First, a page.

6.9% worldwide. 13.4% US.
But, seriously. Imagine for a moment the gnashing of teeth from the Echo Chamber if Mossberg declared Windows Phone ubiquitous.
There is a 16gb, 64gb and 128gb iPhone 6. There is no 32gb iPhone 6. Why?
Money. Big money.
Usually Apple releases three versions of the product that are separated by the storage dimension. In the past it was 16GB, 32GB and 64GB. And the versions increase in price by the standard $100. That changed with iPhone 6.
What did Apple’s “first class,” “second class” and “third class” pricing discrimination lead to?
About $4 billion in added profit.
Some bean counters at Apple will be spending the month of December in Aruba, I suspect.
Per the Wall Street Journal:
The No. 2 official at the Justice Department delivered a blunt message last month to Apple Inc. executives: New encryption technology that renders locked iPhones impervious to law enforcement would lead to tragedy. A child would die, he said, because police wouldn’t be able to scour a suspect’s phone, according to people who attended the meeting.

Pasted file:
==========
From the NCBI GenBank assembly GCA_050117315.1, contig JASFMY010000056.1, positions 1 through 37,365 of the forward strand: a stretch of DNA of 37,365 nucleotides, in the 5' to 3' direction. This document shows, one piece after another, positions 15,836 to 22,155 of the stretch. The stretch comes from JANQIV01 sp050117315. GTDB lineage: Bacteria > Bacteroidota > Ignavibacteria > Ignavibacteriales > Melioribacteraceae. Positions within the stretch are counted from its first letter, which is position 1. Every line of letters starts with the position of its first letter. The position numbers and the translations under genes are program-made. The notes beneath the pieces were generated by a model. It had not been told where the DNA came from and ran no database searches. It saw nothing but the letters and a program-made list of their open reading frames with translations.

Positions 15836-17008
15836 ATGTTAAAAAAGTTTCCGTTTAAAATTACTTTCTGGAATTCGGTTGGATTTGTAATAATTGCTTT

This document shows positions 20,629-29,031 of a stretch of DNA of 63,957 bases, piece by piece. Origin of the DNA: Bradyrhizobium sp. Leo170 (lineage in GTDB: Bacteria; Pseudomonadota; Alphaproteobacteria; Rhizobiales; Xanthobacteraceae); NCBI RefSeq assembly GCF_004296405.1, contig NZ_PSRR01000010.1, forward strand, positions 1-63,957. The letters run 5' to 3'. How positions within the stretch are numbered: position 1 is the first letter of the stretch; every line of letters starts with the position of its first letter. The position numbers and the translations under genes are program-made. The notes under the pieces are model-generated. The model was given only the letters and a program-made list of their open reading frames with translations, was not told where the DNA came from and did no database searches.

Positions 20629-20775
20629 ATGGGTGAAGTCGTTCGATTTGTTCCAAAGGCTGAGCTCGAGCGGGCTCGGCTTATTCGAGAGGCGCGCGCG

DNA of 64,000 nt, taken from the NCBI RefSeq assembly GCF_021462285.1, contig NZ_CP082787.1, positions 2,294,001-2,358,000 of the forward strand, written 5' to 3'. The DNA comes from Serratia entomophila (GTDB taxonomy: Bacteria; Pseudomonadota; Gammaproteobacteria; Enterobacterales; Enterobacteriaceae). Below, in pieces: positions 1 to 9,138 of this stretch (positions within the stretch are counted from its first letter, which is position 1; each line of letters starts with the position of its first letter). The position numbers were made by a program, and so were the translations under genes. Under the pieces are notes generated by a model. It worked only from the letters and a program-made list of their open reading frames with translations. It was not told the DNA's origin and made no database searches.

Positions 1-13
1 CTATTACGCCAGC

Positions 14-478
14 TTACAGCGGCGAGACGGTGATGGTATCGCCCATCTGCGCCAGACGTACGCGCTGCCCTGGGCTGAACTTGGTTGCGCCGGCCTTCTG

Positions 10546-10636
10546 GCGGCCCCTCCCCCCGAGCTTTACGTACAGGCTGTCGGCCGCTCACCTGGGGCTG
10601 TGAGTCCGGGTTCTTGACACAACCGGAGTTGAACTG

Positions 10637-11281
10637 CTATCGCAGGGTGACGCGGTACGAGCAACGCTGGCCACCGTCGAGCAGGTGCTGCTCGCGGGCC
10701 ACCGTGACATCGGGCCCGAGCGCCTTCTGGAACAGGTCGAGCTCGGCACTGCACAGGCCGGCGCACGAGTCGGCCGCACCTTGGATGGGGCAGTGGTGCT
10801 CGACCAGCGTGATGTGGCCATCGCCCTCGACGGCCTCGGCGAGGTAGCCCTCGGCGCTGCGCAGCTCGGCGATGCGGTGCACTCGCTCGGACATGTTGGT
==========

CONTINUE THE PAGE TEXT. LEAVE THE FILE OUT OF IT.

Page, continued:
Here’s the thing: This is true. Almost certainly, vicious criminals will use Apple’s new iPhone encryption for their own horrid deeds.
I utterly sympathize with the FBI here. I stand with police before with Apple.
I just don’t think this is the entire story.
I believe the US intelligence and security communities are very displeased with this encryption. More so, they are very displeased that Apple is doing this and Apple’s CEO Tim Cook has met repeatedly with leaders in China.
I’m America first. I expect Apple to be America first. This is not over, no matter what side you take.
A good move by Apple to ditch the “free” label for those “free” iPhone/iPad games that wind up costing parents rather exorbitant costs when children rack up the in-app fees.
Free-to-play is the dominant business model in mobile app stores, representing 92 percent of all revenue on iOS and 98 percent of revenue on Google Play in 2013. But critics say free-to-play games can be designed in ways that hurt the gaming experience or, more seriously, manipulate players into making unnecessary purchases — a claim that has invited government scrutiny.
It’s kludgy, but it’s pro-customer.